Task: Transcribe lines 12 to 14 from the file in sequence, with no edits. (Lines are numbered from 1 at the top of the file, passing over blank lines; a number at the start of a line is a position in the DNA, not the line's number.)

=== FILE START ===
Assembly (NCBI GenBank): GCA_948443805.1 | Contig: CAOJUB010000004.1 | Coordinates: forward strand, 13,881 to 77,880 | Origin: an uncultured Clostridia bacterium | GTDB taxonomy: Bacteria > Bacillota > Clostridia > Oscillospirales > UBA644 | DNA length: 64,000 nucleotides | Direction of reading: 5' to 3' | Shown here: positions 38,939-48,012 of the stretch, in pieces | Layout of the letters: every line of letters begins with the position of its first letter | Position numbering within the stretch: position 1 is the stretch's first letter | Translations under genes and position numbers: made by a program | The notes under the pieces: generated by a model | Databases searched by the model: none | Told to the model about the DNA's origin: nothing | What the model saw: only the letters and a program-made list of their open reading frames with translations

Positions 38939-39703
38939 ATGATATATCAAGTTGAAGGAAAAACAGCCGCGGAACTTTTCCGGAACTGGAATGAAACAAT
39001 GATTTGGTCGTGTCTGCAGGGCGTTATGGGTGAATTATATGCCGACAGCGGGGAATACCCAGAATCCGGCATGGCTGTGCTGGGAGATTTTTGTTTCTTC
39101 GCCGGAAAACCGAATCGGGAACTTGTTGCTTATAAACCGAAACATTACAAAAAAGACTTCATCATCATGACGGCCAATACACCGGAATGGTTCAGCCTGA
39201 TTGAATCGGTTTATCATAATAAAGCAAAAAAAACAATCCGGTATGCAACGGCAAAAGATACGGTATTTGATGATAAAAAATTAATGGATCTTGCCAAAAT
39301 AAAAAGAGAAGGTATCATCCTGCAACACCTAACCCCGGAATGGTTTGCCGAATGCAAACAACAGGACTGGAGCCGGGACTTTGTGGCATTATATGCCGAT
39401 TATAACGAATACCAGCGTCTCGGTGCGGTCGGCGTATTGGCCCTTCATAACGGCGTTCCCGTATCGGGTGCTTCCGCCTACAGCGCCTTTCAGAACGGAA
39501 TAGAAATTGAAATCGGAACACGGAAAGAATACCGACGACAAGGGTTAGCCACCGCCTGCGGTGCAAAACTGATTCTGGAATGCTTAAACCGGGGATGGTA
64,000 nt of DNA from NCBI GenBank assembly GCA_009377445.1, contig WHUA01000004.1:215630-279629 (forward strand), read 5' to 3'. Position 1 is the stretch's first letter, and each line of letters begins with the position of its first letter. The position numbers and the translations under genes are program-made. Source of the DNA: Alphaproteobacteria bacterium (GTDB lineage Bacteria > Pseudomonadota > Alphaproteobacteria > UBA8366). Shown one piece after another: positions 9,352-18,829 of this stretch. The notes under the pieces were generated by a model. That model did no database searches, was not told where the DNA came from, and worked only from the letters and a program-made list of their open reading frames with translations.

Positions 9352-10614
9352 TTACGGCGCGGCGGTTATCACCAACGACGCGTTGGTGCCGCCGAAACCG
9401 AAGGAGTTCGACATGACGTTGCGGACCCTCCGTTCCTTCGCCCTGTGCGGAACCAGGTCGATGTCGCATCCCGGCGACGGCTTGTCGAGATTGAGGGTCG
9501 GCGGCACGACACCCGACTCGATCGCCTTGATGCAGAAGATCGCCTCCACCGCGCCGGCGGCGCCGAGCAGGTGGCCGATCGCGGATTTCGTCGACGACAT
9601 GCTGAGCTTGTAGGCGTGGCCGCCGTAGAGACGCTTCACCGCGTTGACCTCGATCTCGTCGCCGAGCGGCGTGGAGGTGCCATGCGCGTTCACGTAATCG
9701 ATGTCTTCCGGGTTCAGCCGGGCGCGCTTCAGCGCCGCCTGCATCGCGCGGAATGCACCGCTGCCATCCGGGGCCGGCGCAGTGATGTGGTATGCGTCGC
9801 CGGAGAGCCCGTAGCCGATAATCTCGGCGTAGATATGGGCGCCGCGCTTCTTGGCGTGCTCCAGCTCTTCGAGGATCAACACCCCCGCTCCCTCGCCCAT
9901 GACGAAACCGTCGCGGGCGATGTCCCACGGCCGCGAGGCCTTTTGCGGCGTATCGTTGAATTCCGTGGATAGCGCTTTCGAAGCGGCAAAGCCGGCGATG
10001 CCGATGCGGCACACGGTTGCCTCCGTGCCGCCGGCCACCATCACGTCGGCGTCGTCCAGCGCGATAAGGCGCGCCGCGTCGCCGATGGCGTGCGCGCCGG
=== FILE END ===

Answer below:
9352 TTACGGCGCGGCGGTTATCACCAACGACGCGTTGGTGCCGCCGAAACCG
9401 AAGGAGTTCGACATGACGTTGCGGACCCTCCGTTCCTTCGCCCTGTGCGGAACCAGGTCGATGTCGCATCCCGGCGACGGCTTGTCGAGATTGAGGGTCG
9501 GCGGCACGACACCCGACTCGATCGCCTTGATGCAGAAGATCGCCTCCACCGCGCCGGCGGCGCCGAGCAGGTGGCCGATCGCGGATTTCGTCGACGACAT